Sound Department
Everett Alton Brown .... sound (as E.A. Brown)
Mike Lally .... stunts (uncredited)
Harvey Parry .... stunts (uncredited)
Loren Riebe .... stunt double: George Raft (uncredited)
Music Department
Leo F. Forbstein .... musical director
Hugo Friedhofer .... orchestrator (uncredited)
Other crew
William Buckley .... technical advisor
Crew verified as complete

Production Companies
  • Warner Bros. (presents) (as Warner Bros. Pictures, Inc.) (A First National Picture)
DistributorsOther Companies

Additional Details

Also Known As:
92 min
Aspect Ratio:
1.37 : 1 See more »
Sound Mix:
Mono (RCA Sound System)
Argentina:Atp | Australia:PG | Finland:K-16 | Sweden:(Banned) | UK:A (original rating) | UK:PG (video) | USA:Approved (PCA #5085) | USA:TV-PG (TV rating)

Did You Know?

This was Soviet dictator Joseph Stalin's favorite American movie.See more »
Frank Ross:I don't love life much, but I don't hate it enough to stick my head in front of a screw's bullet.See more »
Movie Connections:
Wings Over the NavySee more »


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5 out of 5 people found the following review useful.
I found a square guy., 13 July 2011
Author: Spikeopath from United Kingdom

Each Dawn I Die is directed by William Keighley and co-written by Warren Duff, Norman Reilly Raine and Charles Perry, who adapt from the novel of the same name written by Jerome Odlum. It stars James Cagney, George Raft, Jane Bryan and George Bancroft. Max Steiner scores the music and photography is by Arthur Edeson. Story sees Cagney as crusading newspaper reporter Frank Ross, who after dishing the dirt on crooked D.A. Jesse Hanley (Thurston Hall) finds himself set up as a drunk drive killer of three innocents. Sentenced to prison for a one to twenty year stretch, Frank makes friends with gangster Stacey (Raft). It's a friendship that will have great consequences for the both of them.

Out of the Warner Brothers tough guy library, Each Dawn I Die has star appeal and a pot boiling plot firmly on its side. Very much a success back on its release, it has come to be known as the film where the lead casting needed a role reversal. Yet watching it now, Cagney still gets to be a bad ass even though he's a decent man in the main. Prison hardens him, takes off his good edge and he becomes a seasoned convict. Raft on the other hand is laboured as the gangster, making this firmly Cagney's picture, but in fairness, Raft is not done any favours by the script, which appears to be undecided exactly how it wants the character of Stacey to be. In that respect the film doesn't realise the potential on offer. I mean, Cagney and Raft, in prison, amongst murder and violent guards, it really should be a springboard to a genre classic. But with Cagney often restrained and Raft phoning it in on reputation alone, story isn't strong enough to gain dramatic momentum alone. Thus the explosive ending, whilst hugely enjoyable, kind of comes of as being OTT and not in keeping with the talky tone that preceded it.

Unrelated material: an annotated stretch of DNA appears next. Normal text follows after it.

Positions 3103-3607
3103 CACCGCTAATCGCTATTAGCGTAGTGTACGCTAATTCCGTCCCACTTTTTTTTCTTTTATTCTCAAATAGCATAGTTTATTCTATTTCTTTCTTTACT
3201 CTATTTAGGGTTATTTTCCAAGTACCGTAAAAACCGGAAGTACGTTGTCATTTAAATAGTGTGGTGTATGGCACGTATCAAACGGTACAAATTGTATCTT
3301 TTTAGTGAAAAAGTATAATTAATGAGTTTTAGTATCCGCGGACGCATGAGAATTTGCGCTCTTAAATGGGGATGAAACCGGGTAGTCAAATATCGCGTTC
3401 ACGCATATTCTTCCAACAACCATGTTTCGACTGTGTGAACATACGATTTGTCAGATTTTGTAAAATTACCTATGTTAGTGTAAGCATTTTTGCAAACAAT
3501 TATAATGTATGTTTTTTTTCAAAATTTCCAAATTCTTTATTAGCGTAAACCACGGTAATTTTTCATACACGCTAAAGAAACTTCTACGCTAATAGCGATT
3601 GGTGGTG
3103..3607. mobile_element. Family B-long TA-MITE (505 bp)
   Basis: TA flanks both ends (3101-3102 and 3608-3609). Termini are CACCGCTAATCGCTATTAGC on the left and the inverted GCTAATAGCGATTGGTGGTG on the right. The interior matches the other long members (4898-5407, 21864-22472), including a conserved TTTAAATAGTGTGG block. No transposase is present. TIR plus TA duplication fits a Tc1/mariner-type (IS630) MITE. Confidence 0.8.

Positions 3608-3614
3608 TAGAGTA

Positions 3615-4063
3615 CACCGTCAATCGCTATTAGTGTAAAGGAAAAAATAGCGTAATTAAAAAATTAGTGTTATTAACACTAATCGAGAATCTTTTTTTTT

Other critics, both of the time and in recent years, have bemoaned the implausible nature of the story. Personally that doesn't wash with me, if I was going into a 1939 prison based drama featuring Cagney and Raft, I'm not expecting the story to tow the party line of facts and believability! While there's much to be said about the fact that at least Each Dawn I Die is not formulaic. Thematically it's a good film, where social conscience, loyalty and moral ethics get the once over, even if the threatened expose of corruption is barely given much thought other than to launch Cagney into jail. Where, thankfully, Cagney delivers another firecracker performance. Support is strong, with Bancroft (Mr. Deeds Goes to Town/ Stagecoach) as the Warden and Bryan (Kid Galahad/ A Slight Case of Murder) as the love interest of Ross making the most telling marks. Edeson's (Frankenstein/ All Quiet on the Western Front) photography is effective for the confines of prison life, and Steiner (The Informer/ Now, Voyager) scores it with dramatic bursts and reflective strains.

The flaws are evident now but you easily can see how a late 30's audience would lap this up. Not all that it can be, but with Cagney holding court and some nice themes within, it's still an easily recommended film. 7/10